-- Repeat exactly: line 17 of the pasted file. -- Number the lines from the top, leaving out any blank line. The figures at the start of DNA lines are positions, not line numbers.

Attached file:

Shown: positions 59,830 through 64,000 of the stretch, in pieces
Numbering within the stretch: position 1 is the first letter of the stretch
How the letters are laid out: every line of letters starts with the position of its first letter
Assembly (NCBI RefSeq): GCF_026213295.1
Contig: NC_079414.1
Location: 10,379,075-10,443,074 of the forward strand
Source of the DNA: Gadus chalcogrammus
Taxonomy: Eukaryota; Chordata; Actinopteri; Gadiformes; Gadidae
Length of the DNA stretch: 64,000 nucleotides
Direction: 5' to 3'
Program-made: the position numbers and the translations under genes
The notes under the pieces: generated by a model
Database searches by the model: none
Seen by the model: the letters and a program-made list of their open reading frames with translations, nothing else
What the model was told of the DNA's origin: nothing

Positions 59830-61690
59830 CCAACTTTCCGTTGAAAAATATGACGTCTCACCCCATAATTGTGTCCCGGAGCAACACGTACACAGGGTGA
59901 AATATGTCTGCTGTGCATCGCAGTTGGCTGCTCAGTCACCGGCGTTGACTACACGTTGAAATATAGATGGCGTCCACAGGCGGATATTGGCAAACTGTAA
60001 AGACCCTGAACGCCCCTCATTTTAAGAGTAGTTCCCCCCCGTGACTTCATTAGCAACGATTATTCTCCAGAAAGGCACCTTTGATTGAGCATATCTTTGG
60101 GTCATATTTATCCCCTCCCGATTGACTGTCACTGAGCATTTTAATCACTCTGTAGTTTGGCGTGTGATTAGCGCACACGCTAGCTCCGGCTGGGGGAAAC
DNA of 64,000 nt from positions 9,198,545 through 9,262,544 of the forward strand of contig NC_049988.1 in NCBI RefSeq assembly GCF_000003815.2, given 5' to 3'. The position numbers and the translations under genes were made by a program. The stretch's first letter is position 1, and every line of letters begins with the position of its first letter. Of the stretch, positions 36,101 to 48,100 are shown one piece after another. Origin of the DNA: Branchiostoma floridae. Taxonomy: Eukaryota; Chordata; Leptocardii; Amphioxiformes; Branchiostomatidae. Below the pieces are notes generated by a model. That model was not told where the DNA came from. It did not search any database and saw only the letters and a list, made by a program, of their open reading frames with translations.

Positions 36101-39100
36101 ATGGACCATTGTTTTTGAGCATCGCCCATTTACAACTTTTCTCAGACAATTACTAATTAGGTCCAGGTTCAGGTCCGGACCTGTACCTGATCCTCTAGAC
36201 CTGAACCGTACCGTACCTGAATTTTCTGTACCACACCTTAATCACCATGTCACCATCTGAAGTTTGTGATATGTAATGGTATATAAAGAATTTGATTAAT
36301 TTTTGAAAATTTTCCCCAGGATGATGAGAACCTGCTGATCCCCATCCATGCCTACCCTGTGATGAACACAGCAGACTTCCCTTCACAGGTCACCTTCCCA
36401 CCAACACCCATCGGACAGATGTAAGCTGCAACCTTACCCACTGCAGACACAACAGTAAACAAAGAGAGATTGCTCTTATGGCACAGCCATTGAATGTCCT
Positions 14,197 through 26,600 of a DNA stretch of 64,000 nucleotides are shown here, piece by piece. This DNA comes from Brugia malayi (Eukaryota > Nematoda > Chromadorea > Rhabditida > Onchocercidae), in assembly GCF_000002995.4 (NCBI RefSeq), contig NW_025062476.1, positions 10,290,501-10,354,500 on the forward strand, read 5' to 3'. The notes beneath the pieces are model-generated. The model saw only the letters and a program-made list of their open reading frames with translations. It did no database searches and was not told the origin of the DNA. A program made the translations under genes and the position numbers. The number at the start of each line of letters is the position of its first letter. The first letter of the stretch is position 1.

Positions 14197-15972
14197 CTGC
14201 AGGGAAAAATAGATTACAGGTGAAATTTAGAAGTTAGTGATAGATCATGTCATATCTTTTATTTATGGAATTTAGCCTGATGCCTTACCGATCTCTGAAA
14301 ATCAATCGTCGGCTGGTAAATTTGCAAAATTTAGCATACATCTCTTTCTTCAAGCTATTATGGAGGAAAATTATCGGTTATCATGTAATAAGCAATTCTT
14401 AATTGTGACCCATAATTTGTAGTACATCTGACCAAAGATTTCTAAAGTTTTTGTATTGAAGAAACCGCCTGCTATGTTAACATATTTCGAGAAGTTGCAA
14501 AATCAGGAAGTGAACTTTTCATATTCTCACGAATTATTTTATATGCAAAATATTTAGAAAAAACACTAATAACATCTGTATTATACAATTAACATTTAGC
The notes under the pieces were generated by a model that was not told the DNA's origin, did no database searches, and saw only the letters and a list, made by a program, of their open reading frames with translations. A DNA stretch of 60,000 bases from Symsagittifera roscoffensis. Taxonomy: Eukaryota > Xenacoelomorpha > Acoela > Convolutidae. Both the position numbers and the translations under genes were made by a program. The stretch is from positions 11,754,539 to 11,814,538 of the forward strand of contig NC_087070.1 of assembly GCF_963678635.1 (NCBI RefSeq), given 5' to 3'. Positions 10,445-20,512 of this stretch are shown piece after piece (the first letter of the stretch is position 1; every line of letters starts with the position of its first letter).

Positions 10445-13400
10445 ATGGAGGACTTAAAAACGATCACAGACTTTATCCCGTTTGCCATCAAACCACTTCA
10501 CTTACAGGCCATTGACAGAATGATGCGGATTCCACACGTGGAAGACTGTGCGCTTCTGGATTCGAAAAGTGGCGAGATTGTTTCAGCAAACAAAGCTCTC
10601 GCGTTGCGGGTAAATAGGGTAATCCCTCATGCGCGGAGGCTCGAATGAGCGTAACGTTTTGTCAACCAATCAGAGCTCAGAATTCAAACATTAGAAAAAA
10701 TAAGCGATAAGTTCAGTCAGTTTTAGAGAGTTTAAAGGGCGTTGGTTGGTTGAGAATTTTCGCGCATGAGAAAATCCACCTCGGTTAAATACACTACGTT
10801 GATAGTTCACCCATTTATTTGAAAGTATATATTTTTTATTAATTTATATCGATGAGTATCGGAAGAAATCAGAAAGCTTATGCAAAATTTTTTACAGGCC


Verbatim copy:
59830 CCAACTTTCCGTTGAAAAATATGACGTCTCACCCCATAATTGTGTCCCGGAGCAACACGTACACAGGGTGA